The Chinese Photobook reveals much about China itself, and the country’s dramatic twists and turns during the last 150 years. In the last decade there has been a major reappraisal of the role and status of the photobook within the history of photography. Revisionist histories have added enormously to our understanding of the medium’s culture, particularly in places that are often marginalized, such as Latin America and Africa. However, until now, only three Chinese photobooks have made it onto historians’ short lists.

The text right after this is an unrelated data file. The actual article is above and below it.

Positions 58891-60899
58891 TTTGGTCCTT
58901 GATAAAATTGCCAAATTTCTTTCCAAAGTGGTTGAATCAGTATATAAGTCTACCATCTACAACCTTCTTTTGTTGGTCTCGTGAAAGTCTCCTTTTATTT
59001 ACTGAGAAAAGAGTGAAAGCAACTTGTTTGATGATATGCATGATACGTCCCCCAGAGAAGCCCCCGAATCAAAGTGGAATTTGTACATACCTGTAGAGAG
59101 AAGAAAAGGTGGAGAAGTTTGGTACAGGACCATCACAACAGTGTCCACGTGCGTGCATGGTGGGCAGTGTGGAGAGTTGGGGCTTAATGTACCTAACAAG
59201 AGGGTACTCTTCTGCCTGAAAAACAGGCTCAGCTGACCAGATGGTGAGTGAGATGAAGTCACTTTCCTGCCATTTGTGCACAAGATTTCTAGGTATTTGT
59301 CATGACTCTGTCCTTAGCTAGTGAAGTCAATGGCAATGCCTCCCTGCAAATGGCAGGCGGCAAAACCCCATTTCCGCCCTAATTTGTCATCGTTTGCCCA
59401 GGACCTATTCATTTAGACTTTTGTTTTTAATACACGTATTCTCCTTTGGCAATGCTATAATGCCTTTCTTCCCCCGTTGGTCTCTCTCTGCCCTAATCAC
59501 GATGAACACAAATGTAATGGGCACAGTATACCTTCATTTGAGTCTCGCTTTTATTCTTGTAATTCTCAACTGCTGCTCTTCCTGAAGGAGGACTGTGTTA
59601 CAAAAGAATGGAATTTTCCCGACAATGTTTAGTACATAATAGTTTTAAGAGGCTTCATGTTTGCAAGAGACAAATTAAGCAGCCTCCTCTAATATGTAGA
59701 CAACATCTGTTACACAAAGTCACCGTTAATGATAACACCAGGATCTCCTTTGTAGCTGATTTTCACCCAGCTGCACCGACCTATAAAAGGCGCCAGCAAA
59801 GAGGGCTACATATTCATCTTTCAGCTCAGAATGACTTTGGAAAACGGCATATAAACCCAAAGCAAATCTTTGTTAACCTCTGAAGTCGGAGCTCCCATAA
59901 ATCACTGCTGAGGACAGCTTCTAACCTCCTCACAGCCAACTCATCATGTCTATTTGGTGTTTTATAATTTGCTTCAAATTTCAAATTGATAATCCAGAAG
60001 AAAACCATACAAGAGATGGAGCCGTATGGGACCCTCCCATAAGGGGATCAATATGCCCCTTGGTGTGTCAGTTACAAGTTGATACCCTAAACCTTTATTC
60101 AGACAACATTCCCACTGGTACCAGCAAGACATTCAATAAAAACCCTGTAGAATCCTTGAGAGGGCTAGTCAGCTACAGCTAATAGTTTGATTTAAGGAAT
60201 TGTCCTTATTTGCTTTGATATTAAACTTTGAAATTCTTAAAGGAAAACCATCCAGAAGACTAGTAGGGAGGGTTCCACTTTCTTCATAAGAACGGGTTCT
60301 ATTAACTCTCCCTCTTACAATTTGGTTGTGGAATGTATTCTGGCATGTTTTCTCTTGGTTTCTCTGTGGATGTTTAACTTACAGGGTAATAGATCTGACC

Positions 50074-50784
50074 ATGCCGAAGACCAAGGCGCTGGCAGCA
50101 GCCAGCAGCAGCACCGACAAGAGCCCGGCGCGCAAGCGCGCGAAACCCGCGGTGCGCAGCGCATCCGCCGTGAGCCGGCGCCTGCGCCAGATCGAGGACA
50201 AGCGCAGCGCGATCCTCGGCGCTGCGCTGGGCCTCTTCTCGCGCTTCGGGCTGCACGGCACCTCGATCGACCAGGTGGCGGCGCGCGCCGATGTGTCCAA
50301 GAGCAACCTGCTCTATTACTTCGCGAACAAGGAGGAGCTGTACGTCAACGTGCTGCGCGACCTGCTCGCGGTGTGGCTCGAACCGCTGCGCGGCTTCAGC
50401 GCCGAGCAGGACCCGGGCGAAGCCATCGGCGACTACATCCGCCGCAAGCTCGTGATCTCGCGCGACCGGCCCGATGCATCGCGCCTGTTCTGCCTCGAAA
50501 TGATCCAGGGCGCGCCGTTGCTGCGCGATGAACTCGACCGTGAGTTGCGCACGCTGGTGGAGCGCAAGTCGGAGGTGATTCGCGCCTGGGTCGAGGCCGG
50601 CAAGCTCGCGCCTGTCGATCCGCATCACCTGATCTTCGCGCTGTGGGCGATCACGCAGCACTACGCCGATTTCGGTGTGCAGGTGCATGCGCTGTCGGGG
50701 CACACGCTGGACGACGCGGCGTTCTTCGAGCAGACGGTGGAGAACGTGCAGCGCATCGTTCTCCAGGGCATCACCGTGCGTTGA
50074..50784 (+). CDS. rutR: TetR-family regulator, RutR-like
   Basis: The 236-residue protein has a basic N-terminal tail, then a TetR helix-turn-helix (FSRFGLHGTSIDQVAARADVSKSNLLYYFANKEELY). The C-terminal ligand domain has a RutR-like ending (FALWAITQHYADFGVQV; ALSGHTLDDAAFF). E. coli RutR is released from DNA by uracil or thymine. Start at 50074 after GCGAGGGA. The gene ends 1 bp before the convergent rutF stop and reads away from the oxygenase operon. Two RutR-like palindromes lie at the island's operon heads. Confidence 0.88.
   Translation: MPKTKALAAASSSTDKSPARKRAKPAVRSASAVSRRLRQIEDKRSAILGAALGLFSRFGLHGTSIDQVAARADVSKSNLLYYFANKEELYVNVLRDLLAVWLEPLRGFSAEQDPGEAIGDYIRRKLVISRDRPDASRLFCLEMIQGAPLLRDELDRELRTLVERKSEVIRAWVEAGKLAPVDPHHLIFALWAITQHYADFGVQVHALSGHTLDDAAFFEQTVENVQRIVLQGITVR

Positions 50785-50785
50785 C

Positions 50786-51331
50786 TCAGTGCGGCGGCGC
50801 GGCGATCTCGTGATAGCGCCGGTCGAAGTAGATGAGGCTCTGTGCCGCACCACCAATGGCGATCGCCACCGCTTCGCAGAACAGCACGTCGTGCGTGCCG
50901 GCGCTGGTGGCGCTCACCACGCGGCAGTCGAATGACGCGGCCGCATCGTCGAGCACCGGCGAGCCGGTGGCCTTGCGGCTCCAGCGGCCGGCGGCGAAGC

Yet China has a fascinating history of photobook publishing, and Parr/Aperture’s exhibition The Chinese Photobook revealed for the first time the richness and diversity of this heritage. Divided into six historical sections, it both delighted and engaged photobook enthusiasts with the excitement of discovery. Based on a collection compiled by Martin Parr and Beijing- and London-based Dutch photographer team Wassink Lundgren, The Chinese Photobook embodies an unprecedented amount of research and scholarship, and includes accompanying texts and individual title descriptions by Gu Zheng, RaymondLum, Gerry Badger, Stephanie Tung, and Ruben Lundgren.